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Home | HOUSTON | Spotlight | Spotlight - Tammy Baxley, President, Boswell Construction LP

Spotlight - Tammy Baxley, President, Boswell Construction LP

image Tammy Baxley, President, Boswell Construction LP, Houston, TX

HOUSTON - Tammy Baxley didn’t know she wanted her father’s business until it almost became someone else’s. When she and niece Bridgette Wright purchased the business in 2006, she realized that her love for the industry had been there, waiting for her to discover it all along.




How were you introduced to construction?
    My family founded Boswell Construction in 1968. My father, Charles Boswell, started with a shovel and one man, started digging and ended up in concrete somehow. I grew up going to job sites with him and when I was a teenager, I would come in and do filing, paperwork and miscellaneous things for him at the office; that’s how I was introduced to the concrete business.

Growing up, was it your plan to run your dad’s business one day?

     I had absolutely no plans to go into the concrete business; it wasn’t anything I even thought about until later in life. After high school, I went to college for a short period of time and then I started flipping houses in the Houston area, and it was a source of income for many years. It was a fun way to make money but a lot of work.

What changed your mind?
    My dad started talking about retiring. My niece, Bridgette Wright, who worked for him at the time doing his books, and I went to lunch one day and decided if he was going to retire, it might be interesting to take it over for him. I began working full-time there just to learn the business and the ins and outs of construction. We threw the idea around, but we decided it wasn’t for us. At the time, women in construction, much less concrete construction, were not really heard of, so we let it go.
    A year later, we learned someone was interested in purchasing Boswell Construction from my father. That lit a fire under me, and Bridgette and I decided that we wanted to purchase Boswell from him. We went in together and purchased the company as partners in 2006.

What were the first years of owning the business like for you and Bridgette?
    I don’t know that anything really surprised me, since I was around this business growing up; I knew a lot even though I didn’t know I knew it. I knew it was going to be hard work going into it. The first few years were actually not so bad because my father was still kind of in the background taking care of some of the big problems that arose. It was a learning curve for both of us on how to read the plans and do bids. Of course, we were trying to prove that we didn’t need my father’s help, but it was quite the challenge. Bridgette and I found ourselves on job sites plenty of times with shovels in our hands doing whatever we had to do to get a job done because we really didn’t know it all the first couple of years. We found that out really quick. We were definitely determined to make this work, though, especially since it was a company my father had started. It was something that we took very seriously.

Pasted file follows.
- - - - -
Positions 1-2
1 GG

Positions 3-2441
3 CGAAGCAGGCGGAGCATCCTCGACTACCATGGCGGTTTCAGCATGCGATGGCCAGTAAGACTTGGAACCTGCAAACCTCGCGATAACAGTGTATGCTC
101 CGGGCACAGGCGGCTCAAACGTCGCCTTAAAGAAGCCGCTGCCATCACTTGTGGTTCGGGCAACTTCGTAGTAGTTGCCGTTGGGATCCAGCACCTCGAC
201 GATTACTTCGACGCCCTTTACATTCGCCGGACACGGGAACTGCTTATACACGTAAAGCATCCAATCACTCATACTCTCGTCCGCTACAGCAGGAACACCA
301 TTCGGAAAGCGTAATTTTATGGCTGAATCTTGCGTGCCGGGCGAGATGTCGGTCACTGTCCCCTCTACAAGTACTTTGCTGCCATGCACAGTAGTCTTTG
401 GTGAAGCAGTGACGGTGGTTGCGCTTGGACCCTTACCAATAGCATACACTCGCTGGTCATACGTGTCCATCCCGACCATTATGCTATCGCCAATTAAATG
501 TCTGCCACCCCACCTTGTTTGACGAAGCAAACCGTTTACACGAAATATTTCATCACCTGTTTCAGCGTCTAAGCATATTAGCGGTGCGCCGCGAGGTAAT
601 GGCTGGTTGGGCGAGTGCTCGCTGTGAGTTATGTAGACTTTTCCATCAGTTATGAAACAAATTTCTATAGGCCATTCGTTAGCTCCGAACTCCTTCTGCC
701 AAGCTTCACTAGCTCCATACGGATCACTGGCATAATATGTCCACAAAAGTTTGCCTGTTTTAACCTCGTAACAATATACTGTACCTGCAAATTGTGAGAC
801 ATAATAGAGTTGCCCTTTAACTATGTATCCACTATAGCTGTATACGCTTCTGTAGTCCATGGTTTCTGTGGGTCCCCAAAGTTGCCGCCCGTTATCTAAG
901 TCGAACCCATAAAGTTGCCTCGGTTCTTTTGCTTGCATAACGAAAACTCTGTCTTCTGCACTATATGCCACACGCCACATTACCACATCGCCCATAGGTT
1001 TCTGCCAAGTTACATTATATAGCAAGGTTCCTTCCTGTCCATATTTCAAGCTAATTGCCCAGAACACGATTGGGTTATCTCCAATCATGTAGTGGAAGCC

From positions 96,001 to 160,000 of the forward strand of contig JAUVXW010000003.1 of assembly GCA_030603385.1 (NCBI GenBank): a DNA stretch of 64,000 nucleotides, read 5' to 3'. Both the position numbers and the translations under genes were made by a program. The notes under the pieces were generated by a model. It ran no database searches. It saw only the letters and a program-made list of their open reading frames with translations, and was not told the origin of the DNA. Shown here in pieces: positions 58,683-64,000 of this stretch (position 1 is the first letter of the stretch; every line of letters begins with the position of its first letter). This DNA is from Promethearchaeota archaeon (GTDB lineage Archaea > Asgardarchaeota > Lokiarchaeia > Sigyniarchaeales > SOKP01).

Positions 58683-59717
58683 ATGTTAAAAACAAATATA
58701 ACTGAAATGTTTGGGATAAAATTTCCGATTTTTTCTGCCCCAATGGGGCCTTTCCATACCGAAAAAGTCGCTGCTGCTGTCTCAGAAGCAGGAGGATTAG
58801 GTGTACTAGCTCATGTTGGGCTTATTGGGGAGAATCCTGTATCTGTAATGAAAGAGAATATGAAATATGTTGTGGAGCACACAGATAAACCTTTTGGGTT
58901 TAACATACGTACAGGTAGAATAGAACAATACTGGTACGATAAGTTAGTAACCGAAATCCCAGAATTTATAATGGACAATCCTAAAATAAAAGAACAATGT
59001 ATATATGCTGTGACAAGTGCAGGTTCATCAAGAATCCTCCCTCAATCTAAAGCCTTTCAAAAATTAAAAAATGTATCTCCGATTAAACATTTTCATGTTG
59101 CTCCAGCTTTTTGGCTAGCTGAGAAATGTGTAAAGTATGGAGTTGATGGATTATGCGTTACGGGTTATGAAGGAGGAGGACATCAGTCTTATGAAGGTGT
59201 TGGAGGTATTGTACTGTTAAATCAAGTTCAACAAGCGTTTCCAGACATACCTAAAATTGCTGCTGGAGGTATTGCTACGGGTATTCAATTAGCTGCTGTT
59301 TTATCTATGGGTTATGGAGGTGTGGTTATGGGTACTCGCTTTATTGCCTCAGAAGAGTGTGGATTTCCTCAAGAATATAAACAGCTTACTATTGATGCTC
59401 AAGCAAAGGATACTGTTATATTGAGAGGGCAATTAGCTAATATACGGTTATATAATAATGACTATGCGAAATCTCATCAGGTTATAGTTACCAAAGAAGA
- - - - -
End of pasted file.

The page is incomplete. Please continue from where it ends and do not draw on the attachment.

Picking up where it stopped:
Was it hard for your dad to hand over the reins of his company?

    He said the best day was when he retired. The only thing that bothered him about leaving was that we never called him for advice! But it was a big thing for Bridgette and I to prove that we could do this.

Who mentored you?
    Of course my father mentored me over the years. I can remember walking on to job sites with him, and without a set of plans in his hand, he would go critique it and tell the guys exactly what was not correct according to the plans. I thought I would never be able to do that. Now, I can walk on a job site and spot problems, and think, “I’ve made it!”
    My mother, Kay, also was a huge part of Boswell Construction; she is the one who basically kept it running when we were kids and she was definitely my mentor as well as far as teaching me the ins and the outs of the finances.

What strengths do you and Bridgette bring to the company?

    Bridgette is definitely the organizer of our company. She is a multitasker like no one I’ve ever met, and I’m the opposite! She basically runs the field and deals with all of our builders and employees and I basically handle all of the money, paper-work and bidding. I couldn’t do her job and she couldn’t do mine so this is definitely a partnership that’s needed.